If you have JSON data as part of a string, the best way to parse it is by using the JSON.parse method that’s part of the JavaScript standard since ECMAScript 5, and it’s provided by V8, the JavaScript engine that powers Node.js.

Example:

const data = '{ "name": "Flavio", "age": 35 }'
try {
  const user = JSON.parse(data)
} catch(err) {
  console.error(err)
}

Note that JSON.parse is synchronous, so the more the JSON file is big, the more time your program execution will be blocked until the JSON is finished parsing.

You can process the JSON asynchronously by wrapping it in a promise and a setTimeout call, which makes sure parsing takes place in the next iteration of the event loop:

const parseJsonAsync = (jsonString) => {
  return new Promise(resolve => {
    setTimeout(() => {
      resolve(JSON.parse(jsonString))
    })
  })
}

const data = '{ "name": "Flavio", "age": 35 }'
parseJsonAsync(data).then(jsonData => console.log(jsonData))

If your JSON is in a file instead, you first have to read it.

A very simple way to do so is to use require():

const data = require('./file.json')

Since you used the .json extension, require() is smart enough to understand that, and parse the JSON in the data object.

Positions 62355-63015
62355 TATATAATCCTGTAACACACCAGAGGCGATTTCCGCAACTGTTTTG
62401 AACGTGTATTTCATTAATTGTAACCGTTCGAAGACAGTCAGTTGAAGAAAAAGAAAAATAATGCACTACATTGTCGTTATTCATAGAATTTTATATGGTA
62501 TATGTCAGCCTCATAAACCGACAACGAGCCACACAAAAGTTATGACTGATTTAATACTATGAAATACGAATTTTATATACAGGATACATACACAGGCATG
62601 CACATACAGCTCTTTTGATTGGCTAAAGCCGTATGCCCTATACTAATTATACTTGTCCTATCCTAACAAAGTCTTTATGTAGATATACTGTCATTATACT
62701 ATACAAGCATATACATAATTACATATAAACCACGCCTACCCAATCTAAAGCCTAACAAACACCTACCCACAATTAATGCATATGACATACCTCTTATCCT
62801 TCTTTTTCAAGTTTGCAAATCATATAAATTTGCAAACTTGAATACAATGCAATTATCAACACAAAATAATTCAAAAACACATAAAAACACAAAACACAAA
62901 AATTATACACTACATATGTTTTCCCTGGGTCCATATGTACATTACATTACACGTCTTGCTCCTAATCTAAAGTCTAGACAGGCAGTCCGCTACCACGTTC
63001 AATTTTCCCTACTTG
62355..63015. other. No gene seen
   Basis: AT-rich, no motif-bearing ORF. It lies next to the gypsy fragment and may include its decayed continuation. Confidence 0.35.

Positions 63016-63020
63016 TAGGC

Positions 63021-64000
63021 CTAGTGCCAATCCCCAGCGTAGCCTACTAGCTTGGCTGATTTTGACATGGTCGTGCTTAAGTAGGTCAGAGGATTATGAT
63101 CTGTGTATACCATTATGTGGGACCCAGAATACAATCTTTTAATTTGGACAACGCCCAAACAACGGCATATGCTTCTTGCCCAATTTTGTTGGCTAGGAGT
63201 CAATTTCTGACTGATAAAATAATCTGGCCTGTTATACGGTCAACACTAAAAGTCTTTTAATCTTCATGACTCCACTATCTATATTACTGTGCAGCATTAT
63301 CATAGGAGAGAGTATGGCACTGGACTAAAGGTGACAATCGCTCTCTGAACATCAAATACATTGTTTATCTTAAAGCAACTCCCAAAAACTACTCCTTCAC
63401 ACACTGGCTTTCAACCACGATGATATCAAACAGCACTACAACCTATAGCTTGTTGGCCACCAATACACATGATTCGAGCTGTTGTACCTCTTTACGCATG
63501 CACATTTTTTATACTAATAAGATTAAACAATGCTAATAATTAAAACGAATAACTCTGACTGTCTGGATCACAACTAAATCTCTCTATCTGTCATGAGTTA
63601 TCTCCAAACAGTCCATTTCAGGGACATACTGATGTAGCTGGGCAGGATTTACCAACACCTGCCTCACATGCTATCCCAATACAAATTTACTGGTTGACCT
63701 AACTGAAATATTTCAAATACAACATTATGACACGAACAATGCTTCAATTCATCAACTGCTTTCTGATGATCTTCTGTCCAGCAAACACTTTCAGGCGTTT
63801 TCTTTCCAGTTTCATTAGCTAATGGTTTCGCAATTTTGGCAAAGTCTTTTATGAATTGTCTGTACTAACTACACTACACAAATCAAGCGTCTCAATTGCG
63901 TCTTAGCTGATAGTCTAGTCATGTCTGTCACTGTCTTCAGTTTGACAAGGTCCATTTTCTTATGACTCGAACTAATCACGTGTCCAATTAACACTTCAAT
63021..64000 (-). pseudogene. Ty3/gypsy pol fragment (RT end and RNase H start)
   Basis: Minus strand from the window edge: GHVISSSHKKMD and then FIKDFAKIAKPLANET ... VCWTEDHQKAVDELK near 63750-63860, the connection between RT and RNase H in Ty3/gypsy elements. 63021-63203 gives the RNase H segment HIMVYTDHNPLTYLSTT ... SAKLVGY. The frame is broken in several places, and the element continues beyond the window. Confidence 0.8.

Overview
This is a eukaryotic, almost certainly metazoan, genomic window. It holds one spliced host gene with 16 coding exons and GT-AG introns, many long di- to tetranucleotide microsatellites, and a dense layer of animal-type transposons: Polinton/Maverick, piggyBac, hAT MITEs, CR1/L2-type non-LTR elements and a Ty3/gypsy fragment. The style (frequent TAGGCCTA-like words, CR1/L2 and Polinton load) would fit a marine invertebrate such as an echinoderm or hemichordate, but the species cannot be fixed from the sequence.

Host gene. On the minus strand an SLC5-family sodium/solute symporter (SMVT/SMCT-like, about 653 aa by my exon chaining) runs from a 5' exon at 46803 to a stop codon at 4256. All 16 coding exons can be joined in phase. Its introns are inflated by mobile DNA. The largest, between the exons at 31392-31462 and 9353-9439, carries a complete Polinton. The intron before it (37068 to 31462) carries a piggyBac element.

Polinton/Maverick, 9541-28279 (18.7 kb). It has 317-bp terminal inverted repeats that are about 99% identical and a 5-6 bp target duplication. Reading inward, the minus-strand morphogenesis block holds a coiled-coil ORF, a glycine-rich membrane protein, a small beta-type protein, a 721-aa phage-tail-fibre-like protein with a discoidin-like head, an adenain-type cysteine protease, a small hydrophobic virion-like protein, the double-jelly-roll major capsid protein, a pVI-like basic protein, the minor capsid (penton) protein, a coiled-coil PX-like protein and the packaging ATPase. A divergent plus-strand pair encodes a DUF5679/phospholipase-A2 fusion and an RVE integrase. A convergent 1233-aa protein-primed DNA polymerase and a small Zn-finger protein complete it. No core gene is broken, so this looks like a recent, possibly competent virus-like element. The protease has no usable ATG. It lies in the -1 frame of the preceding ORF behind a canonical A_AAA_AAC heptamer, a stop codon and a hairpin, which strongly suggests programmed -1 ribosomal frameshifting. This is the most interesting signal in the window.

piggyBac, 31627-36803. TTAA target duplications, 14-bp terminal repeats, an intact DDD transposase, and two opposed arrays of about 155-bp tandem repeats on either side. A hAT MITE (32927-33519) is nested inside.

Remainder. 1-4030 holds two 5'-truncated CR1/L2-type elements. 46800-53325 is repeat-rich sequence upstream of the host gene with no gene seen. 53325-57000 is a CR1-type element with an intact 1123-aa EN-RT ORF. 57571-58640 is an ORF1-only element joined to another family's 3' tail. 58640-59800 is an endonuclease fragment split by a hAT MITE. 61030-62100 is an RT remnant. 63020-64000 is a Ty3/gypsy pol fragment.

One caveat is that file reading is synchronous. Plus, the result of the require() call is cached, so if you call it again because you updated the file, you won’t get the new contents until the program exits.

This feature was provided to use a JSON file for the app configuration, and it’s a perfectly valid use case.

You can also read the file manually, using fs.readFileSync:

const fs = require('fs')
const fileContents = fs.readFileSync('./file.json', 'utf8')

try {
  const data = JSON.parse(fileContents)
} catch(err) {
  console.error(err)
}

This reads the file synchronously.

You can also read the file asynchronously using fs.readFile, and this is the best option. In this case, the file content is provided as a callback, and inside the callback you can process the JSON:

const fs = require('fs')

fs.readFile('/path/to/file.json', 'utf8', (err, fileContents) => {
  if (err) {
    console.error(err)
    return
  }
  try {
    const data = JSON.parse(fileContents)
  } catch(err) {
    console.error(err)
  }
})